As expected, NASA has ordered five more astronaut missions from SpaceX in a new $1.44 billion contract, raising the total number of Crew Dragon launches to 14. It’s designed to ensure a steady flow of crew members to the International Space Station (ISS), as SpaceX rival Boeing struggles to get its own Starliner crew system launch-ready.
The latest award “allows NASA to maintain an uninterrupted U.S. capability for human access to the space station until 2030, with two unique commercial crew industry partners,” the space agency said in a press release. It brings the total Commercial Crew Transportation Capability (CCtCap) contract with SpaceX to $4.93 billion.
SpaceX was certified for crew transportation in November 2020, launching its latest Crew-4 mission on April 27, 2022. Earlier this year, NASA announced that it would order three additional missions for $900 million, upping its original $2.6 billion contract to $3.49 billion.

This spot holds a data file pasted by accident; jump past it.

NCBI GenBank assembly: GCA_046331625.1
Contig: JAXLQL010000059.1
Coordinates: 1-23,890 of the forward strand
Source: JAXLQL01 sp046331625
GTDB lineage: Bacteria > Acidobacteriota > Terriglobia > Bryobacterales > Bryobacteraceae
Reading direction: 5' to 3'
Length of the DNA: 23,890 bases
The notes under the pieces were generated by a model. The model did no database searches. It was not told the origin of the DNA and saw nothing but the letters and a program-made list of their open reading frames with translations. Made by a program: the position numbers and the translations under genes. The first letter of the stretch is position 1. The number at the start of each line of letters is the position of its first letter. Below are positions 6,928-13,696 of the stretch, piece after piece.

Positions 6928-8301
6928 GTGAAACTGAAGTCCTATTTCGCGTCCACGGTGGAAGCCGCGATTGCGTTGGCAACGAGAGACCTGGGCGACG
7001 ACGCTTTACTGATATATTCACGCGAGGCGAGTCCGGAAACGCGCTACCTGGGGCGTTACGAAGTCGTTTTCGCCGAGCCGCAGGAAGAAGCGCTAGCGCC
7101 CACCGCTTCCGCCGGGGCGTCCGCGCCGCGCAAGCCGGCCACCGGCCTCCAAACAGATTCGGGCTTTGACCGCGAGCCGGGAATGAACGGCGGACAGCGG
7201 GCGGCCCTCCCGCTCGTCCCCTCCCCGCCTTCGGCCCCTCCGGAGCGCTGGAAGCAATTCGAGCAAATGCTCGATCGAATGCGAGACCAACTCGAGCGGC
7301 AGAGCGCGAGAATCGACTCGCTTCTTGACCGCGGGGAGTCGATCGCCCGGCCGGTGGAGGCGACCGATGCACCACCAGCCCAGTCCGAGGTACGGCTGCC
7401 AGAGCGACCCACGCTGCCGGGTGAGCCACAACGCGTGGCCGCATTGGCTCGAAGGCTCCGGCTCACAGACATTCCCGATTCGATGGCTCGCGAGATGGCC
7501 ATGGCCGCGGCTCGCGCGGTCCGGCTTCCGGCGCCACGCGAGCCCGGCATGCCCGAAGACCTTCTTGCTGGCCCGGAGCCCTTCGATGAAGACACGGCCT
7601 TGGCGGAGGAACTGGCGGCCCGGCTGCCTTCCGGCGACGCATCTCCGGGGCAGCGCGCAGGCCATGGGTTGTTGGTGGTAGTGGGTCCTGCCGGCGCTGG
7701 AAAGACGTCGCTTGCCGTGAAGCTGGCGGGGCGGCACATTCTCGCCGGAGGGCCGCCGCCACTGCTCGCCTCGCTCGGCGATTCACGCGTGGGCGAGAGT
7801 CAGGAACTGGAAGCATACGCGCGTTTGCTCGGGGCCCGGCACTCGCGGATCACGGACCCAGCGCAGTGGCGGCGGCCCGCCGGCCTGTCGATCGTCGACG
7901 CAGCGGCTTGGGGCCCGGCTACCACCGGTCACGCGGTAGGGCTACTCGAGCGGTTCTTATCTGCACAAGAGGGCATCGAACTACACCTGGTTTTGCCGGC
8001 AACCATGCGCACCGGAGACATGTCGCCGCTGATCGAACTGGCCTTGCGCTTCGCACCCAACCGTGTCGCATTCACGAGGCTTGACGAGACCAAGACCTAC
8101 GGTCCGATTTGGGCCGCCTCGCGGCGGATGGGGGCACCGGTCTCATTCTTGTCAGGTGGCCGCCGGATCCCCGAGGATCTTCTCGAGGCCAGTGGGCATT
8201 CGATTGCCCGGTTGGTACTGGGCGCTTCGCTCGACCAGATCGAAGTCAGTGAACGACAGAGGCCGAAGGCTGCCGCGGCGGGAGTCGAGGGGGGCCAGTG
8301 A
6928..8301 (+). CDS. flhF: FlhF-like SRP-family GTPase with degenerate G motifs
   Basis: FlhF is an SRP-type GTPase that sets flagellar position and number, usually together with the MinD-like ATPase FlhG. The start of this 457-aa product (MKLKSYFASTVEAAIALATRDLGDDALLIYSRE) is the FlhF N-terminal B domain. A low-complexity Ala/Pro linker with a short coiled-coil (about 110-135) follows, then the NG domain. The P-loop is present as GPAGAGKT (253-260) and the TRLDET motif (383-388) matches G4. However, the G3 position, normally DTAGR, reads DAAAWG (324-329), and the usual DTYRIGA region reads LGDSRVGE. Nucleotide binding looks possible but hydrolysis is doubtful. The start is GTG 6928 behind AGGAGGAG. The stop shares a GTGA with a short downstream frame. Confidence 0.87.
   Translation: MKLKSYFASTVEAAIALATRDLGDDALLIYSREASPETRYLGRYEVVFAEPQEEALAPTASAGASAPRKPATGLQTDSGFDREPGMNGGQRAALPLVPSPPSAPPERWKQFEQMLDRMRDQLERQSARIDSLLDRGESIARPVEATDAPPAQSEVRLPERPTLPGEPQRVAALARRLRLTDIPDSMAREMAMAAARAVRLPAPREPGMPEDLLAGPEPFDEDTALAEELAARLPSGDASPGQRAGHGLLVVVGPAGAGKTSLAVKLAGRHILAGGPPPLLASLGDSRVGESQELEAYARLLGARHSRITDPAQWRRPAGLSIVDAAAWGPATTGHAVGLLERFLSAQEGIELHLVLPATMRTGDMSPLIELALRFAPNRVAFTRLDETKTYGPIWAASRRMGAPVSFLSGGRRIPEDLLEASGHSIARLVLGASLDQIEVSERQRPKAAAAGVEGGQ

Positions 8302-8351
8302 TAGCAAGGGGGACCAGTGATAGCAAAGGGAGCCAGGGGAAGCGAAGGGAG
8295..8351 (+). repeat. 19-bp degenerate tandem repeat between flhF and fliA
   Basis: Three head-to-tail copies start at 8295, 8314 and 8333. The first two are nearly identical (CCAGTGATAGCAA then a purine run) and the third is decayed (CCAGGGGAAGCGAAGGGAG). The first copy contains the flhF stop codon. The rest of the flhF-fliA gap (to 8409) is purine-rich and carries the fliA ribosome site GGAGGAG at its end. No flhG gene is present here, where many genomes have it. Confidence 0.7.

All of this is to the detriment of Boeing, which has suffered numerous delays with its Starliner capsule that’s compatible with ULA’s Atlas V and other rockets. Following a long delay due to valve issues, the latest unmanned test flight launched on May 19th this year, with the capsule returning to Earth six days later. The first crewed flight was originally planned for 2017, but still hasn’t launched. Boeing and NASA are now targeting early 2023 for the first mission carrying astronauts. All products recommended by Engadget are selected by our editorial team, independent of our parent company. Some of our stories include affiliate links. If you buy something through one of these links, we may earn an affiliate commission.